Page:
NS Review- Sonic Boom: Fire & Ice (3DS)
Sonic Boom: Fire & Ice (or as I like to refer to it; “Sanerc & Frondo’s do the Big Boom: Spicy & Icy”) is the 3rd instalment in the Sonic Boom series, a sequel to both the catastrophe that was Sonic Boom: Rise of Lyric on the Wii U, and then Sonic Boom: Shattered Crystal on the 3DS. In this game our heroes have the ability to control fire and ice, and are attempting to restore natural balance with said powers while Eggman harvests a material called “Ragnium” and periodically kidnaps Sonic to…race…yeah.
Fire & Ice returns once again to the roots of the franchise, a side scrolling platformer littered with items, enemies, and obstacles. Main stages allow you to focus either on speed; getting from start to finish as quickly as possible, or a slower route with more focus on exploration and completionism. Ultimately the choice is on the player in how they wish to experience the game in this regard. At it’s best it’s mostly fast with agonizing disruptions. Those who have mastered the temperamental control scheme will still find themselves suddenly plodding along on grind segments, waiting around on platforms and in ditches, and even when switching characters (a necessity to completing some stages). Often it looks like the developers have tried to make many scenarios tight and precise, but when your Enerbeam doesn’t lock on or your homing attack just decides to not work and you actually do end up with that spike 4ft inside your colon you’re just…dead…not in a memorable situation where you escaped by the skin of your ringpiece. So, while the game does allow for a “Speedrun” option, it hasn’t quite got it down yet, a slight kick in the face for those fans who’ve waited so long to go fast once again before the sweet release of death.
Fire & Ice suffers from multiple instances of inconsistency, miscommunication, and needless clutter which is where this game really starts to fall apart for me. Certain Finish Lines don’t actually let you finish, and a lot happening on both tiny screens at once can make it easy to get distracted, overwhelmed, or lose track of what’s actually going on. There are multiple options for a single action in one place, which just makes the game feel a bit uncertain. Tail’s plane will take you elsewhere, but so will pressing down, or opening up the menu. Multiple options exist to switch your character during stages, and despite the visual cue of your character being surrounded by ice or fire, the bottom screen continues to frantically shower your eyes with an intense animation indicating what’s already been told. The game also seems to operate on a “chunk system”; stages are divided into invisible sections where if the player falls, regardless of how far they’ve progressed, they’ll get sent right back to the beginning of the chunk.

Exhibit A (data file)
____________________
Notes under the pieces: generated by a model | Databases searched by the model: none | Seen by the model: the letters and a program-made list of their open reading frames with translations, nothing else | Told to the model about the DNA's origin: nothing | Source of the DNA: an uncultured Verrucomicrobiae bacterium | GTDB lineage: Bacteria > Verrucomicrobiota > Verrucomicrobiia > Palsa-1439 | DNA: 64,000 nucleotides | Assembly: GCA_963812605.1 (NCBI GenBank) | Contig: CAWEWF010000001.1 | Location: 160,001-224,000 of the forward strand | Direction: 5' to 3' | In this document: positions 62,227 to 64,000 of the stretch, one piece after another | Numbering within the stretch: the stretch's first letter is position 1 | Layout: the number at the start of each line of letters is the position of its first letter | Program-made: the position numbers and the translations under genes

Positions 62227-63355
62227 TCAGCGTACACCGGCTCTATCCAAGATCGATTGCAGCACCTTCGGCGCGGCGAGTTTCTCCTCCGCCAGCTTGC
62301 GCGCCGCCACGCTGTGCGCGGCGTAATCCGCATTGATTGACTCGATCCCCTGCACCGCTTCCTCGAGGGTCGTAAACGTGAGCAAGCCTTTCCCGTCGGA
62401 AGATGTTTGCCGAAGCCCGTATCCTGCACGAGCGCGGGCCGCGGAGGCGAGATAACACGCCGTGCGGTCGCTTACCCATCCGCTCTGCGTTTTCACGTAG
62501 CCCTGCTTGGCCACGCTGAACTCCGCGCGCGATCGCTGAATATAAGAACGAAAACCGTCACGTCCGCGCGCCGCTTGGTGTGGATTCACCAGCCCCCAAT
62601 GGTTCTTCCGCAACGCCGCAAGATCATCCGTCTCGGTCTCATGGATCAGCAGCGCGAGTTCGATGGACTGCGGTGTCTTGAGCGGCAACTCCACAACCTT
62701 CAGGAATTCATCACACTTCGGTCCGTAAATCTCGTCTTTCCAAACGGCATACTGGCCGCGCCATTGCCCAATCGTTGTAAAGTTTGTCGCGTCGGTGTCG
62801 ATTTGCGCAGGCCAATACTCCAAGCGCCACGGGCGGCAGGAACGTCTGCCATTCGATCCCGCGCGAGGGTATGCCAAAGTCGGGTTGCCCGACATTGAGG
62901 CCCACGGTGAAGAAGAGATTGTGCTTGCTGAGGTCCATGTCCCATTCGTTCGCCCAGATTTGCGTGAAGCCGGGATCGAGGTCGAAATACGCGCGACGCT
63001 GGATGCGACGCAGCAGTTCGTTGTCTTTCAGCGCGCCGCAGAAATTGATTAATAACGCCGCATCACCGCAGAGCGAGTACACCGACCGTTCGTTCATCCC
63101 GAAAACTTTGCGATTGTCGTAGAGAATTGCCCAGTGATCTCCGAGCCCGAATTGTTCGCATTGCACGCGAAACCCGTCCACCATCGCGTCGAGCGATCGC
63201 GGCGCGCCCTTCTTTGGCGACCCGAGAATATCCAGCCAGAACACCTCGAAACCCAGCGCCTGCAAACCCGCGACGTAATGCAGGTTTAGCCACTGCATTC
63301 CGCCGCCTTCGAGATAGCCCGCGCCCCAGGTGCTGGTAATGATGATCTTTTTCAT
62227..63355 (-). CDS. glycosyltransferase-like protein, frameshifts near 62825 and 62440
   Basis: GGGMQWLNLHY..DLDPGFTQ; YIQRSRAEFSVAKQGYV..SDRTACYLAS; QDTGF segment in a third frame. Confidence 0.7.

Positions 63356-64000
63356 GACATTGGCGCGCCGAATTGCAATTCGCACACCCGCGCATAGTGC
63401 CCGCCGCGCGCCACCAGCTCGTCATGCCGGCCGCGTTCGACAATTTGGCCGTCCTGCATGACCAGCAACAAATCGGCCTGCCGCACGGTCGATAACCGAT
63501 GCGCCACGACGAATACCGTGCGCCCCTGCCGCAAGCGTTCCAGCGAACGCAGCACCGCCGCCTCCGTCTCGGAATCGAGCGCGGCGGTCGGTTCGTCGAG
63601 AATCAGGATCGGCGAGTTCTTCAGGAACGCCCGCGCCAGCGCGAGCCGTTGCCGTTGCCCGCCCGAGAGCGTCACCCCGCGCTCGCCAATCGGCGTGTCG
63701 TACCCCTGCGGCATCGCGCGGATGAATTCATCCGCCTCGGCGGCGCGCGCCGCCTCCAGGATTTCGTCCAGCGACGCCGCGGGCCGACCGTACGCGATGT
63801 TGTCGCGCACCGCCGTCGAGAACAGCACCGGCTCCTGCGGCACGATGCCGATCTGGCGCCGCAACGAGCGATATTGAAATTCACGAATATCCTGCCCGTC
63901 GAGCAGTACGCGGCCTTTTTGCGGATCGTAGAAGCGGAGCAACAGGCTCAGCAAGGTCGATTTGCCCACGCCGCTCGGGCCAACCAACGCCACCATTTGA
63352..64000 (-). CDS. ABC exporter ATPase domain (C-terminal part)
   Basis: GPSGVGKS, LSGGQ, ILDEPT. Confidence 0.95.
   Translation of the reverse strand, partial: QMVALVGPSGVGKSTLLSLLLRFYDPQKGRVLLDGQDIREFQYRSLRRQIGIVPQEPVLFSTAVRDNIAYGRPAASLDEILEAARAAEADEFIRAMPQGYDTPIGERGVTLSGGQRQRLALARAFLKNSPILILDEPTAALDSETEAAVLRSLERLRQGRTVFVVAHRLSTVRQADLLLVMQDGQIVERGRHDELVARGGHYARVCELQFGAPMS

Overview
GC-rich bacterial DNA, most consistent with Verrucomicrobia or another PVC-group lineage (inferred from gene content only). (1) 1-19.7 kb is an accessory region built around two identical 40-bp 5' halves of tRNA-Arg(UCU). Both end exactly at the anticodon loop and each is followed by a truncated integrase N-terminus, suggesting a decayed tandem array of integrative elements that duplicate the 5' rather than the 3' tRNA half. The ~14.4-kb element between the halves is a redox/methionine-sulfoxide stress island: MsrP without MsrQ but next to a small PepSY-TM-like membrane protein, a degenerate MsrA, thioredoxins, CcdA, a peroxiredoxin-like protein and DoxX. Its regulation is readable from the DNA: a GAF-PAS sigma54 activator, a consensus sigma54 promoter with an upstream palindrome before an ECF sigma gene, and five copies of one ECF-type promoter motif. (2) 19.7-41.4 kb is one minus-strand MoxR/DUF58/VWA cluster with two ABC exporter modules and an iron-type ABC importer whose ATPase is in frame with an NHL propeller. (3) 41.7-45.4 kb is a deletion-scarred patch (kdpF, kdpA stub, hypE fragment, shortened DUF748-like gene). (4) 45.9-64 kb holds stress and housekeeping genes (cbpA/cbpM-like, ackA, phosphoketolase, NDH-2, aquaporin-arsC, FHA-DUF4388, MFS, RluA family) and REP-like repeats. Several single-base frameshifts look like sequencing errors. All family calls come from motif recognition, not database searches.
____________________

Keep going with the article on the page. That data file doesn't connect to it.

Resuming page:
Visually it’s not the best game I’ve ever seen, but it’s certainly not the ugliest. Environments are lush and vibrant, each Island theme is well adhered to, and the water in the Hovercraft stages is genuinely impressive. Fire & Ice regularly decorates itself with cutscenes to convey plot, and if you remember the good old days of Nintendo Video then you’ll probably know what level of quality you’ll be viewing these in. An inclusion I loved however was the boss shunting the gameplay down onto the lower screen and providing a very interesting spin on the task at hand. User interfaces tend to be clear, and fit with the overall tone of the location. The music isn’t anything spectacular, simplicity and repetition makes for memorability but it’s also an easy way for something to become annoying. The media player features in Sonic’s house are very appreciated, even if his headphones don’t really work with his head. The sound effects in Fire & Ice tend to work excellently for what they’re intended to convey.
Removing the outside context of this game I’d probably feel Fire & Ice was a mediocre at best product with some nice ideas but ultimately a sloppy delivery with some technical flaws and nothing worth paying too much long-term attention to. (The kind of game you wouldn’t think twice about deleting if you needed to free up some memory.) However Fire & Ice is another instalment in one of gaming’s biggest series, a series which has a history of frequently slipping downhill in both technical delivery and missing the mark with what the fanbase wants, providing instead faulty gameplay, poor stylistic choices, and sorely underwhelming stories. With that in mind I’d say Fire & Ice is a stepping stone, one that leads the Sonic series in the right direction. It’s a callback to days of old while keeping a modern Sonic spin on things and effectively utilizing current gen hardware. It’s honestly an alright bit of fun, not completely horrendous, but certainly not a shining example of how to go above and beyond when making a video game. With Sonic Mania and Project Sonic 2017 on the horizon, hopefully Sonic Boom: Fire & Ice is the start of Sega pulling their beloved blue hedgehog out of his rut, buckling up his bright red shoes, and sending him on his way to a speedy recovery.
Bring back Espio
Thanks to Nintendo for providing a copy of Sonic Boom: Fire & Ice for me to review, and thank you very much for reading.
Will you be getting the game? Do you think Sonic is redeemable at this point? What are you expecting from Sonic 2017? Leave us a comment below, or tweet me @MattiasMay.